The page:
16
$\begingroup$

In RFC5647, NIST SP 800-38D, etc., || is used to denote concatenation. How did that come to be?

In most programming languages || represents "or" and + denotes concatenation and the fact that crypto texts just kind of mixed it up seems to make for an easy gotcha.

$\endgroup$
  • $\begingroup$ Don't remember how it started to appears in articles, however, using plus was confusing with math plus if you don't carefully look at the notation of the articles. $\endgroup$ – kelalaka Dec 24 '18 at 11:39
  • 6
    $\begingroup$ I'd argue that it's programming languages that use weird notation. The symbol for logical or has as far as I can tell always been $\lor$. So there isn't really any confusion. $\endgroup$ – Maeher Dec 24 '18 at 11:53
11
$\begingroup$

The origin is set theory and not programming languages. In the context of cryptography, I could describe a set that is $$x_1 \parallel x_2 \parallel \dots \parallel x_n$$ as a concatenation of the series described by $$\parallel_{i=1}^n x_i.$$ Furthermore, it's worth noting that + to a mathematician would suggest that it is a commutative, which might not be true depending on the set (as we could have a set of functions).

$\endgroup$
  • 3
    $\begingroup$ While I agree that the notation comes from mathematics, I'm not sure exactly what you mean by "a set that is [...] a concatenation sum". I've seen $\|$ used to denote the concatenation of strings or tuples, such that if $a = (1,2)$ and $b = (3,4,5)$, then $a\,\|\,b = (1,2,3,4,5)$, and of course one can naturally generalize this to sets of strings or tuples, but I'm not sure if that's what you mean. Or what, if anything, rational numbers have to do with any of it. $\endgroup$ – Ilmari Karonen Dec 24 '18 at 21:29
  • $\begingroup$ @IlmariKaronen Good points, I will update the answer to reflect that. I was being lazy as it's a holiday here. The real numbers note was just me pointing to that cryptography uses numbers. My work usually has concatenation of functions in a set; however, the set is bounded so I cannot just have general statements without something running out of the bounds. $\endgroup$ – b degnan Dec 25 '18 at 2:26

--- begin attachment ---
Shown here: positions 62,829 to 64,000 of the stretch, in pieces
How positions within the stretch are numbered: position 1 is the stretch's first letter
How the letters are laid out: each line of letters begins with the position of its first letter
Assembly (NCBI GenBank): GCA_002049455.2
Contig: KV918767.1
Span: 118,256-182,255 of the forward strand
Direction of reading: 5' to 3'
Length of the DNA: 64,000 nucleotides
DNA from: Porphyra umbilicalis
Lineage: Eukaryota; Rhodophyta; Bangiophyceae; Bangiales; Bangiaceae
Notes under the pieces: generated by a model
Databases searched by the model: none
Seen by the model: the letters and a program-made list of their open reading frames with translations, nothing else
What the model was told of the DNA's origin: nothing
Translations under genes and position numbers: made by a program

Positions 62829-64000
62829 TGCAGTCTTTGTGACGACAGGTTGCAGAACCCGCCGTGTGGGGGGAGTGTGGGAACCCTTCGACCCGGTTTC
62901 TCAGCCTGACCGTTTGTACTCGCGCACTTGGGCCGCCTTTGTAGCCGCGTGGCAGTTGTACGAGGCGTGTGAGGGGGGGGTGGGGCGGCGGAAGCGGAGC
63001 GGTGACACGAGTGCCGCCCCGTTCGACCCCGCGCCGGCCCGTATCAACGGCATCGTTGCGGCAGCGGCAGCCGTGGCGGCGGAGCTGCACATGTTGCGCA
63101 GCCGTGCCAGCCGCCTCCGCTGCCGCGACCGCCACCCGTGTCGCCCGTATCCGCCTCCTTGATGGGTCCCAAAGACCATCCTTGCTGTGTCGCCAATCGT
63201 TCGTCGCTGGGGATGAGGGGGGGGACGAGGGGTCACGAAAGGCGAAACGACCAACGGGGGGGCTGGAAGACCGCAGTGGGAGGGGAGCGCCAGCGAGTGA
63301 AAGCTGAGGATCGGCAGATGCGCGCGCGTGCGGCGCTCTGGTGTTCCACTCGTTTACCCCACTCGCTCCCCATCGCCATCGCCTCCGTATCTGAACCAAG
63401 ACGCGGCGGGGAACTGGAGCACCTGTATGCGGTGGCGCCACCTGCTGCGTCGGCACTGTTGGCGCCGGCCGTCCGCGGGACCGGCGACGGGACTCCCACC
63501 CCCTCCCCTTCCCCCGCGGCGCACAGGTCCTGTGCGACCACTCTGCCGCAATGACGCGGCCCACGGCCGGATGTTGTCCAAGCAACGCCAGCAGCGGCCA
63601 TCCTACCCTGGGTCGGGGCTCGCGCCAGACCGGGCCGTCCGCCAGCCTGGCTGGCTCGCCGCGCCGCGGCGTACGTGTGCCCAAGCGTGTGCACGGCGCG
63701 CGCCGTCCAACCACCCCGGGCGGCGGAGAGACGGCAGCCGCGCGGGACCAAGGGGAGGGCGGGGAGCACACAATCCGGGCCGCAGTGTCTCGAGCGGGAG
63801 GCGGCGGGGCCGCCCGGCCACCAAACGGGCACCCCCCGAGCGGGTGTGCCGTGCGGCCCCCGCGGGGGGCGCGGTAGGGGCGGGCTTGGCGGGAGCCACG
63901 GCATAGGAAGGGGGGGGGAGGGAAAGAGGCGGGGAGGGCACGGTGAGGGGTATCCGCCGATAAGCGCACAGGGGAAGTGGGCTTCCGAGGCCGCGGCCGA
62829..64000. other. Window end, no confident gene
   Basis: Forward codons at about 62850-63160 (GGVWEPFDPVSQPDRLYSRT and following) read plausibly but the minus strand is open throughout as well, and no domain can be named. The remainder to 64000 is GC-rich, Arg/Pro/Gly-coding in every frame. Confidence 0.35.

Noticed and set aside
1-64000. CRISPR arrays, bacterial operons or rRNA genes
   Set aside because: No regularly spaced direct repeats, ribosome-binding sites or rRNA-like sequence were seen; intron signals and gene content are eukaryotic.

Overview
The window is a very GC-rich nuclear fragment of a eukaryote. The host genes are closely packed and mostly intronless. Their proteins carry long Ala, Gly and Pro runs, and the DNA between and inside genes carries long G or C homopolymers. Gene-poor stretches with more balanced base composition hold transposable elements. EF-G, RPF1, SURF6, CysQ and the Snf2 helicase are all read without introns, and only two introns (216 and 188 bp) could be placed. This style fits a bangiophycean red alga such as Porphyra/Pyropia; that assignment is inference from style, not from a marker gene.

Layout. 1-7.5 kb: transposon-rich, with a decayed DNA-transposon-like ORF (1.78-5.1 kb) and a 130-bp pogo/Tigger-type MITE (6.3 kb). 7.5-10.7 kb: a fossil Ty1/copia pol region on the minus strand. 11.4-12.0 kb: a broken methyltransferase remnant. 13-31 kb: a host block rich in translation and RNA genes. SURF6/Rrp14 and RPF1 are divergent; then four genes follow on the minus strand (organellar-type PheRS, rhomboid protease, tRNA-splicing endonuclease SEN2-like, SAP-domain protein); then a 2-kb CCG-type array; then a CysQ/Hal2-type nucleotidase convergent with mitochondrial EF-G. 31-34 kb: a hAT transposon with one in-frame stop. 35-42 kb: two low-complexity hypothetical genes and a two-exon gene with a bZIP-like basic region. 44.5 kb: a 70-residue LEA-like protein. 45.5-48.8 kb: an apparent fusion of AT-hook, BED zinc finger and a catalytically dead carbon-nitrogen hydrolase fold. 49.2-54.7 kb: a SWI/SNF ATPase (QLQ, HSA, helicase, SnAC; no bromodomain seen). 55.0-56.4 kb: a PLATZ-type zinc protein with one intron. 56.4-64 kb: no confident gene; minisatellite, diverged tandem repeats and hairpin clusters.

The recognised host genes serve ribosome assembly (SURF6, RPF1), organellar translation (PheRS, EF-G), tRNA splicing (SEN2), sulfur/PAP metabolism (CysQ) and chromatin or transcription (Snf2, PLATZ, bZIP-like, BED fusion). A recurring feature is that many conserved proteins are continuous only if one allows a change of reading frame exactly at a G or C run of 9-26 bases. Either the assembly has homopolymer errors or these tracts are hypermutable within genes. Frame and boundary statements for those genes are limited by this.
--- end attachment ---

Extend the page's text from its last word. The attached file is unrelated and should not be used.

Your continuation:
9
$\begingroup$

Some languages like PL/I and Oracle Database SQL indeed use || for string concatenation.

One reason is maybe that + might be confusing when talking about fundamental cryptography, since there is a lot of math involved. The mathematical notation for 'OR' would be reversed caret $\lor$ and the exclusive 'OR', better known as 'XOR' is a circled plus $\oplus$.

But I don't think that there is a specific reason for using || for a string concatenation. If anything then I would presume that someone used it once early and then it has become accustomed until it has become a standard for cryptography.

$\endgroup$

Your Answer

By clicking “Post Your Answer”, you agree to our terms of service, privacy policy and cookie policy

Not the answer you're looking for? Browse other questions tagged or ask your own question.